Andrew Gilliland – 19 Apr, 2021 General

In May 2020, Twitter became one of the first major companies to publicly announce its plans to offer employees the option of permanent remote working. The company had been taking steps in this direction since 2018, even granting relocation requests allowing engineers to move permanently from headquarters in San Francisco to exotic and far-flung locations such as Hawaii and rural Ireland.

Since Twitter’s announcement last year, a growing list of companies have followed suit. The trend, initially fuelled by COVID-19 restrictions, is set to continue with studies confirming that workers are keen to retain remote working options after Covid restrictions ease. Ian Hunter, Director, West Coast at OCO Global highlighted in the article “The final season of The American Office?” earlier this month, that more than 40% of US millennials, now the largest generation in the workforce, now say flexibility to work from anywhere is a priority when considering job opportunities. [1] With this reality, it is likely that more companies will follow in offering permanent remote working options as they compete to attract and retain talent.

Workers are ready to act on opportunities granted by work-from-anywhere policies

The trend towards permanent remote working or work-from-anywhere policies opens the door to a new wave of “digital nomads” – remote working, location independent workers not bound by the need to live a commutable distance from the office. In the UK, research from Totaljobs {2) indicates that workers are ready to grasp this new freedom, with 43% of Londoners stating that flexible working offered by their employer would encourage them to up sticks and move elsewhere. More broadly across the UK, there are signs that COVID-19 could spark an ‘urban exodus’ with workers increasingly moving to the countryside; over a quarter of people living in urban locations have been working from home since the outbreak of COVID-19, and don’t want to return to working in their city office.

“In a world where you can work from anywhere, why not here?” – Locate Isle of Man

Around the world, national and local governments have seen opportunity in the rise of Work-From-Anywhere. Diverse locations including Estonia, Iceland, Croatia, Barbados, the Canary Islands and the Isle of Man have all launched campaigns aimed at attracting remote workers, some specifically designed to combat damage caused by the coronavirus pandemic.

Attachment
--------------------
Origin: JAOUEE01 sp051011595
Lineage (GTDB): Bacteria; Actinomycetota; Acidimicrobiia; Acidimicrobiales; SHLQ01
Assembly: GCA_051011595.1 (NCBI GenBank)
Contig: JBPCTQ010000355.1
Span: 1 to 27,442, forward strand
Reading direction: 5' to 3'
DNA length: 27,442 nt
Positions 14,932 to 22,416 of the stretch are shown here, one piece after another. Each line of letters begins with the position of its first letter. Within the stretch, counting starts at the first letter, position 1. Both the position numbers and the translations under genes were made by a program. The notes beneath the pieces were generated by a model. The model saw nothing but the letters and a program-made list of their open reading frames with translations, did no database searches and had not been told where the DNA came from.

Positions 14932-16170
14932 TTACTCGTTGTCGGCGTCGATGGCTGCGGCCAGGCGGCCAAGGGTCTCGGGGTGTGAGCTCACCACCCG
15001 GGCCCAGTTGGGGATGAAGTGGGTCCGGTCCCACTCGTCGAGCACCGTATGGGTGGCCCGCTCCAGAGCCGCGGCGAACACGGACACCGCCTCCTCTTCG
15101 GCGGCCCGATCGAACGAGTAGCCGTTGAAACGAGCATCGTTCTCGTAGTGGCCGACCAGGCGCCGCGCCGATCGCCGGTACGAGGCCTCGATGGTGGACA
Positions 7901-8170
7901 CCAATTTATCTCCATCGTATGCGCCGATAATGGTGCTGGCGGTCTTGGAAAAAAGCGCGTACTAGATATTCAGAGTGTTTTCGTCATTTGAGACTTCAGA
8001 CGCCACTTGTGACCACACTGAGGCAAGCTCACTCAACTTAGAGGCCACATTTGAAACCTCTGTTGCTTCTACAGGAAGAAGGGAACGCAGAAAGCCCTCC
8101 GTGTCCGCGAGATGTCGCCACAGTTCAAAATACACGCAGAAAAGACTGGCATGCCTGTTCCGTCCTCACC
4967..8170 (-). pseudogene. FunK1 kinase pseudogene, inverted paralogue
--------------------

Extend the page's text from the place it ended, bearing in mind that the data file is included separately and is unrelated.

Over the last year, a list of countries has launched special visas aimed at attracting remote workers. The Estonian government hopes to increase the country’s working population and reputation as an e-state by offering a ‘Digital Nomad Visa’ targeting non-European remote-working employees or freelancers to come and live and work in the country. Similarly, Barbados launched a 12 Month ‘Barbados Welcome Stamp visa’ allowing people whose work is location independent to work remotely from the island. Iceland and Croatia are just two more examples of countries to have announced similar schemes.

“We’ll pay you to work from Tulsa. You’re going to love it here” – Tulsa Remote

The incentives do not end with visas and the prospect of a year spent working on a beachfront. In Tulsa, Oklahoma, a programme delivered by a private, non-profit foundation offers remote workers $10,000 to relocate to the state’s second-largest city. The programme, which has been hugely successful since its initial launch in 2018, aims to help fuel growth in the city through an influx of individuals with a high level of disposable income. In addition to the headline financial incentive, Tulsa Remote offers a free desk in a coworking space, a welcoming community and house prices 43% below the national average. Similar programmes have popped up across the United States. Mirroring the Remote Tulsa initiative, the Northwest Arkansas Council is investing $1 million over six months to attract top talent to the region through the Life Works Here initiative, offering successful applicants $10,000 and a new mountain bike to relocate in the area. In Arizona, Startup Tuscan’s pilot program, Remote Tucson, is inviting talented remote workers to come to the state’s second city. Successful applicants will receive cash, exclusive benefits and moving assistance valued at over $7,500. [3]

In the Canary Islands, the regional government last year launched a €500,000 international campaign aimed at attracting 30,000 remote workers in a bid to compensate for the loss in tourists in 2020. The Minister of Tourism, Yaiza Castilla, believes the Canary Islands have the perfect mix of quality of life, a good climate, lower cost of living and good broadband connectivity to attract teleworkers from all over Europe.

Attracting remote workers to the UK regions?

Strategies like these could be replicated in countries, regions and cities around the world as the growth of Work-From-Anywhere continues. Attracting a wave of highly skilled remote workers with high levels of disposable income could provide a welcome economic injection for local governments striving to kickstart their Covid recovery. Could we see Local Enterprise Partnerships in the UK launching their bids to attract those Londoners ready to ‘escape to the country’?

OCO Global works with national and regional Investment Promotion Agencies to develop investment and economic development strategies, facilitating investment and creating jobs.

 

[1] See blog from my colleague, Ian Hunter looking at the future of the office.

{2} The HR Director: Migration from London as 1.6m plan move out of capital, Sep 2020

[3] Lonely Planet: Travel News, Would you relocate for $10,000?, Jan 2021

[4] Read more about the Work-from-Anywhere Future and what this means for business from the December 2020 edition of the Harvard Business Review here